Over 72 percent of Indian citizens think their personal data has been compromised, according to a recent article in Business Today. They blame a variety of organizations and institutions, which is understandable. Now imagine your organization is the one to blame. Could your company survive this type of hit to its reputation? Would it be able to retain customers who no longer trust you to keep their sensitive information secure?
Let’s take a deeper look into how a data breach might impact your reputation. Certainly, customer perception will be negatively impacted, but reputation and brand value will also suffer. Can this cause lasting damage? The short answer is yes.
While all breaches are not created equal, many companies will experience long-lasting damage and a severe hit to their reputation. According to a Forbes Insights report, 46 percent of organizations experienced damage to their brand reputation due to cyber security breaches: “When that technology doesn’t work, it’s not just a problem for the tech team; an organization’s reputation can suffer, and reputation is a board-level concern.”
The report also goes on to say: “Security and resilience affect nearly every part of an organization. Strategies to protect IT security and business resilience can align with a company’s broader corporate goals—from protecting intellectual property to maximizing productivity to minimizing customer defections.”
Of course, most companies seek publicity and press and have armies of employees clearly focused on these objectives, but data breaches are never publicity that’s sought after or wanted. In this case, you want to ensure that your organization flies safely under the radar. You want to safeguard your company’s valued reputation by avoiding media attention from breaches and cyber-attacks. Your No. 1 goal is to completely steer clear of being the subject of unwanted news stories that will harm your bottom line, brand, trust, and reputation.
The Federal Trade Commission (FTC) says experiencing a data breach can have significant consequences and having a plan for prevention and response is a must. The extent of the reputational damage can vary based on factors such as the size of the breach, the sensitivity of the data exposed, how the company responds to the breach, and the overall perception of your company by the public.
In a recent Threat Intelligence publication by Anupama Mukherjee, she highlighted the potential fallout an organization can expect from a data breach.
Loss of Trust and Reputation Damage: A data breach can erode customer trust and tarnish your company’s brand reputation. Customers may feel that their personal information was mishandled, and this can lead to a loss of confidence in your company’s ability to protect their data in the future.
Customer Churn: Customers might decide to stop doing business with your company due to concerns about their data security. This can lead to a decrease in revenue and market share, as well as the cost of acquiring new customers.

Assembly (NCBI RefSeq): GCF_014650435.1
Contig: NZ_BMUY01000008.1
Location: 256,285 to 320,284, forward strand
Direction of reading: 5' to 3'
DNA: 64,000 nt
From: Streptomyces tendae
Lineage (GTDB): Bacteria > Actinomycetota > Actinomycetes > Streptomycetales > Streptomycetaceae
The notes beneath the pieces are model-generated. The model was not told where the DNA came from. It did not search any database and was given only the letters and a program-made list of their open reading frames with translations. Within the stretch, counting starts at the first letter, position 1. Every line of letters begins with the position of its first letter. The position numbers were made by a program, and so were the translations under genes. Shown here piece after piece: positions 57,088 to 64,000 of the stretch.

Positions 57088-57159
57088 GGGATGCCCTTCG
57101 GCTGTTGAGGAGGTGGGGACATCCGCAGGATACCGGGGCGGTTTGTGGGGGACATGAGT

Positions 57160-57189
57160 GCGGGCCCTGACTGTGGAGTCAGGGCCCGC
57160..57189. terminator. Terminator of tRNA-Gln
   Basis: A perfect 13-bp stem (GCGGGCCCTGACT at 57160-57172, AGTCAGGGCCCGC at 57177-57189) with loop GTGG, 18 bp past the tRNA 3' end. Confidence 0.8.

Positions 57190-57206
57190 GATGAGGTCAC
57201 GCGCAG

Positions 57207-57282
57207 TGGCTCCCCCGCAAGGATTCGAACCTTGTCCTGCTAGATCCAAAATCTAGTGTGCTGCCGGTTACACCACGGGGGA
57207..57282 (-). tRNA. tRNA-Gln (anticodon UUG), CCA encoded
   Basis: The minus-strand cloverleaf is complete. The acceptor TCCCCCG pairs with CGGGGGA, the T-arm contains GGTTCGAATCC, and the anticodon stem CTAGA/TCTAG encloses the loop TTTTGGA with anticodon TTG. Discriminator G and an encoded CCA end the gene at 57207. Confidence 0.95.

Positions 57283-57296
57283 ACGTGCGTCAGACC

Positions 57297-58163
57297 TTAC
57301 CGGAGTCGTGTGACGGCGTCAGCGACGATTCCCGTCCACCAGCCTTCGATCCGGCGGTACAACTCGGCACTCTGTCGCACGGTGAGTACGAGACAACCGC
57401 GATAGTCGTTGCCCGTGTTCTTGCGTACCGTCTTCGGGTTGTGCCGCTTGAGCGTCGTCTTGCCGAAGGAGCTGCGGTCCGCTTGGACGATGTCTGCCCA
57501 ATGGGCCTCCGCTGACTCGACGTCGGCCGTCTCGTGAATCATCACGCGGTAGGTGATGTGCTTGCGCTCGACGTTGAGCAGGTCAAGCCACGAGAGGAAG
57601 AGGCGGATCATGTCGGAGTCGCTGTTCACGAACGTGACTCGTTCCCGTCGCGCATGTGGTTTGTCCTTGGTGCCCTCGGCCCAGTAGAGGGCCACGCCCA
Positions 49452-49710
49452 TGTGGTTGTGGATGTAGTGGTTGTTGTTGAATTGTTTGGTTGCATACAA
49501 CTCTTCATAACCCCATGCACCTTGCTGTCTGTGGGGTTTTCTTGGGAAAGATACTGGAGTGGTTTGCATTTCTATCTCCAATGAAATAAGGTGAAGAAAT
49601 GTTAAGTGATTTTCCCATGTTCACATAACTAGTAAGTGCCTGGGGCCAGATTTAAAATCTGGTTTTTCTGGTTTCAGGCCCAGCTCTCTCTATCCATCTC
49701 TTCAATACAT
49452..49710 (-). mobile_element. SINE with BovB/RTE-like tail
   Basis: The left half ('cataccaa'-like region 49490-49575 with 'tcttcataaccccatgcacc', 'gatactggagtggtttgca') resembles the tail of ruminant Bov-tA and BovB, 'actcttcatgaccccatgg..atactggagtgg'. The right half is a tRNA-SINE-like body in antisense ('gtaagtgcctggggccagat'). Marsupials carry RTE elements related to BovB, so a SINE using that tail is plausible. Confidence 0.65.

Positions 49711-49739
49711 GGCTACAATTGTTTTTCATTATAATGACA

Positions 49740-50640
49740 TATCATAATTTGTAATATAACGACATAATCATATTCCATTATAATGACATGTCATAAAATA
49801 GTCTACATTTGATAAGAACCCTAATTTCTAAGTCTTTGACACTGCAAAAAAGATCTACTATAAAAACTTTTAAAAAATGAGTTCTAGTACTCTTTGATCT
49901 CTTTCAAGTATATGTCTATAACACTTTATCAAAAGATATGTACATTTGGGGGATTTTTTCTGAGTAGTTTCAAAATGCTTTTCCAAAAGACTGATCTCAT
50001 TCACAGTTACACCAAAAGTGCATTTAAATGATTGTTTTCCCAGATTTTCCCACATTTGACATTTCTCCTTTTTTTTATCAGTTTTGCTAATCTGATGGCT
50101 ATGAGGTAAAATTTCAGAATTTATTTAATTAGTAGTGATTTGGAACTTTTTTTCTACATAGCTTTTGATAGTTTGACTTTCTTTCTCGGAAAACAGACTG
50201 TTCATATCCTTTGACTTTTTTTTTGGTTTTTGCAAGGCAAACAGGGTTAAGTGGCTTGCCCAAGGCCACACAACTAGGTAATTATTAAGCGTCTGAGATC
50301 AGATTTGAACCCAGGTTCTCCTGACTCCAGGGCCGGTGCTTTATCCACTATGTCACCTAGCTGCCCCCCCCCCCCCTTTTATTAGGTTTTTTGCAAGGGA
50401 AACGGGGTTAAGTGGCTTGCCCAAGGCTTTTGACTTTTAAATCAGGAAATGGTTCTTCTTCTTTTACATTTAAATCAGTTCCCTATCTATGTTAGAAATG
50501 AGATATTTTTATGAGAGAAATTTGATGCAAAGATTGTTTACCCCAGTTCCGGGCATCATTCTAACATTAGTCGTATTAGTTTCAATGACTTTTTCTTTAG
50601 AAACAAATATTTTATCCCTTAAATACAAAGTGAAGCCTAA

Legal and Regulatory Consequences: Your company could face legal and regulatory penalties. These penalties could include fines, lawsuits from affected customers, and compliance-related expenses.
Financial Impact: The fallout from a data breach can be expensive. Costs might include notifying affected customers, providing credit monitoring services, legal fees, PR efforts to manage the crisis, and potential compensation to affected parties.
Operational Disruption: Your company might need to allocate significant resources to investigation, response, and recovery efforts, diverting attention from other important business activities.
Negative Media Coverage: Data breaches often attract media attention, which can further amplify the negative impact on your company’s reputation. How your company is portrayed in the media can influence public perception and customer sentiment.
Long-Term Effects: Even after the initial fallout, the effects of a data breach can linger for years. It may take a considerable amount of time and effort to rebuild trust with customers and stakeholders.
Recovery Costs: Beyond immediate expenses, your company might need to invest in enhanced cybersecurity measures and employee training to prevent future breaches. These costs can be substantial.
Stakeholder Disapproval: Shareholders, partners, and investors might react negatively to a data breach, potentially impacting stock prices and partnerships.
When it comes to data breaches the likelihood of one occurring is no longer a question of “if” but “when.” So, it’s crucial to have a well-prepared incident response plan in place. According to the FTC, this plan at a minimum should involve notifying affected customers, cooperating with law enforcement if necessary, conducting a thorough investigation to understand the breach’s scope, addressing vulnerabilities, and communicating transparently and empathetically with the public.
Additionally, “prevention” as a strategy has never been more important. Stopping breaches, malware, and ransomware before they happen should always be the No. 1 priority. Forward-thinking cybersecurity practices, regular audits, and employee training are also essential to safeguarding internal and customer data. Having a proactive and robust cyber security strategy using a multi-pronged approach of technology, tools, processes, and expertise is the only way to go when it comes to fortifying your cyber security defenses.
This is where 11:11 Systems can step in and help. As your trusted managed security services partner, we have an unwavering commitment to assist you in safeguarding your most critical and important digital assets. Let us keep you and your company “under the radar.”
To learn more about data protection and managed security services please check out and download the following 11:11 Systems’ resources.